Civ. A. No. 11174.

282 F.Supp. 540 (1968)

CLEMENT BROTHERS COMPANY, Inc., Plaintiff, v. NATIONAL LABOR RELATIONS BOARD, an Agency of the United States of America, Defendant.

United States District Court N. D. Georgia, Atlanta Division.

February 8, 1968.

Attorney(s) appearing for the Case

Smith, Currie & Hancock, Atlanta, Ga., for plaintiff.

Marcel Mallett-Prevost, National Labor Relations Board, Washington, D. C., for defendant.

LEWIS R. MORGAN, Chief Judge.

The plaintiff in the above-styled action brought suit against the National Labor Relations Board under the Public Information Section of the Administrative Procedure Act in an effort to compel the N.L.R.B. to permit the inspection and copying of documents obtained by the Board in its investigation of alleged unfair labor practices arising out of a representation election.

Presently before the Court are motions for summary judgment filed by both the plaintiff and the defendant, and alternative motions for a judgment on the pleadings filed by the plaintiff and a motion to dismiss filed by the defendant.

In connection with its attempt to obtain the statements of its employees given to the Board, the plaintiff seeks to enjoin the Board from continuing with all action regarding representation proceedings presently being conducted by it. The defendant's motions cover both of the counts brought by the plaintiff.

The Court will first direct its attention to the motions concerning Count I of the plaintiff's complaint. The pertinent portion of the Freedom of Information Act upon which the plaintiff relies provides as follows:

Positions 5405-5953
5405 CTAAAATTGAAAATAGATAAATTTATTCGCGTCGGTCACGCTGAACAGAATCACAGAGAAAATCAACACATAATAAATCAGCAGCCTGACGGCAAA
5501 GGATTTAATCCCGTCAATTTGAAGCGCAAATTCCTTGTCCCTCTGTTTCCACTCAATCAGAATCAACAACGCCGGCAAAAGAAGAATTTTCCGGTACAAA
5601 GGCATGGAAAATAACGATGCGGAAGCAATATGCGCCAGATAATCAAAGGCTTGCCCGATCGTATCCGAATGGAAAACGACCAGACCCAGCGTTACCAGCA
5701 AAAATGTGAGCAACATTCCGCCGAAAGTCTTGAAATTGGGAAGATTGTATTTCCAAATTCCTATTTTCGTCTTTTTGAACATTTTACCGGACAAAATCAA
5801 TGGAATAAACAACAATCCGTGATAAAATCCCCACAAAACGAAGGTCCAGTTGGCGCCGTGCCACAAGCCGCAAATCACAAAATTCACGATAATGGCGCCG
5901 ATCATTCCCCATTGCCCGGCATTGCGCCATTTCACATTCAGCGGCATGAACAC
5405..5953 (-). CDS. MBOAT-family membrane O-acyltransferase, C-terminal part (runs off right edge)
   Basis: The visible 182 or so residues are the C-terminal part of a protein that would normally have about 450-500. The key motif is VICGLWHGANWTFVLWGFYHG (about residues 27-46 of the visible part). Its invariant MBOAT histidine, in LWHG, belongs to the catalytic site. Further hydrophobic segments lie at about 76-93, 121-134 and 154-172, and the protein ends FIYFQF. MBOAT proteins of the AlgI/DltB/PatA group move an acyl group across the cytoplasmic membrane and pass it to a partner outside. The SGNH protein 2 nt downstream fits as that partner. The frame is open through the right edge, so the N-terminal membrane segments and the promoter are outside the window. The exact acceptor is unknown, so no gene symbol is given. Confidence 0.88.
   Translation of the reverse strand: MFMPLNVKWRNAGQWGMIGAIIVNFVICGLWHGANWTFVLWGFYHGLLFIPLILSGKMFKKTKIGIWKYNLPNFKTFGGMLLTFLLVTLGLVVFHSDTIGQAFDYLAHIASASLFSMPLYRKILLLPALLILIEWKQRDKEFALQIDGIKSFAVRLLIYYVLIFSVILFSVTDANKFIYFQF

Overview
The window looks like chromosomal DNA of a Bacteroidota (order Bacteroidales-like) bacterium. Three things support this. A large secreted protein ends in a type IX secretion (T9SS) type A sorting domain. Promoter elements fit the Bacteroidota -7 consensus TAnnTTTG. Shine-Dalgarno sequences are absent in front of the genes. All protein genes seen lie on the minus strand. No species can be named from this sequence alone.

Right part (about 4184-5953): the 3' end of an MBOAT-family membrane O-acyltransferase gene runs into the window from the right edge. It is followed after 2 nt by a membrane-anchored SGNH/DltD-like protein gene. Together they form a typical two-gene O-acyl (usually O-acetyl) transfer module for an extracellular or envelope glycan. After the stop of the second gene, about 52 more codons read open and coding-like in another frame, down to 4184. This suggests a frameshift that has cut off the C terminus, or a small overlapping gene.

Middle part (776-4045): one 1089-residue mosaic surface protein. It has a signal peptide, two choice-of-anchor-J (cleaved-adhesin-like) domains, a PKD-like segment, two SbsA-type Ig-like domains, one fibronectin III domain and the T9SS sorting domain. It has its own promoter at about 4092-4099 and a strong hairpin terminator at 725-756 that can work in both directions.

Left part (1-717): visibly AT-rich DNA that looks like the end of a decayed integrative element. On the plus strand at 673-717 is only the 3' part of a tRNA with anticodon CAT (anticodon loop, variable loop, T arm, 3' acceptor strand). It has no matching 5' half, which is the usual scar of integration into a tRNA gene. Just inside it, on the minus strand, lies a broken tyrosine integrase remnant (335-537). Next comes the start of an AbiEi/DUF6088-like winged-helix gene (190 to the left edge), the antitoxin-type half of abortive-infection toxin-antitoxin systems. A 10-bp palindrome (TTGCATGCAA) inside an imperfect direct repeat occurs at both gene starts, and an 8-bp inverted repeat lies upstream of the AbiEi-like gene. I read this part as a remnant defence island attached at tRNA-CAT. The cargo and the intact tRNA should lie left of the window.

"* * * (E)ach agency, on request for identifiable records made in accordance with published rules * * * shall make the records promptly available to any person. (5 U.S.C. 552(a) (3))."

The above cited general directory is limited in application by several specific exemptions, one of which states:

"This section does not apply to matters that are * * * investigatory files compiled for law enforcement purposes except to the extent available by law to a party other than an agency." 5 U.S.C. § 552(b) (7).

Naturally, the plaintiff urges that this exemption is not applicable in the instant action; however, the Court cannot agree. The plaintiff's position is that the exemption refers only to law enforcement of a criminal nature. The only Court to consider the question concluded that similar statements obtained by the Board were exempted by Section 552(b) (7), Barceloneta Shoe Corp. v. Compton, 271 F.Supp. 591 (D.C.1967).

The Court must agree that the determination of the Court in Barceloneta is sound, though not controlling on this Court. In addition to the common sense necessity of protecting the investigatory function and procedures of the Board, the legislative history of the Act itself makes it clear that the exemption in question is not limited solely to criminal law enforcement but rather applies to law enforcement activities of all natures.

Though the Court does not feel that it is necessary to reiterate an exhaustive documentation of the Act's legislative history, the following statement is exemplary of numerous others which make it clear that the plaintiff's interpretation must be rejected: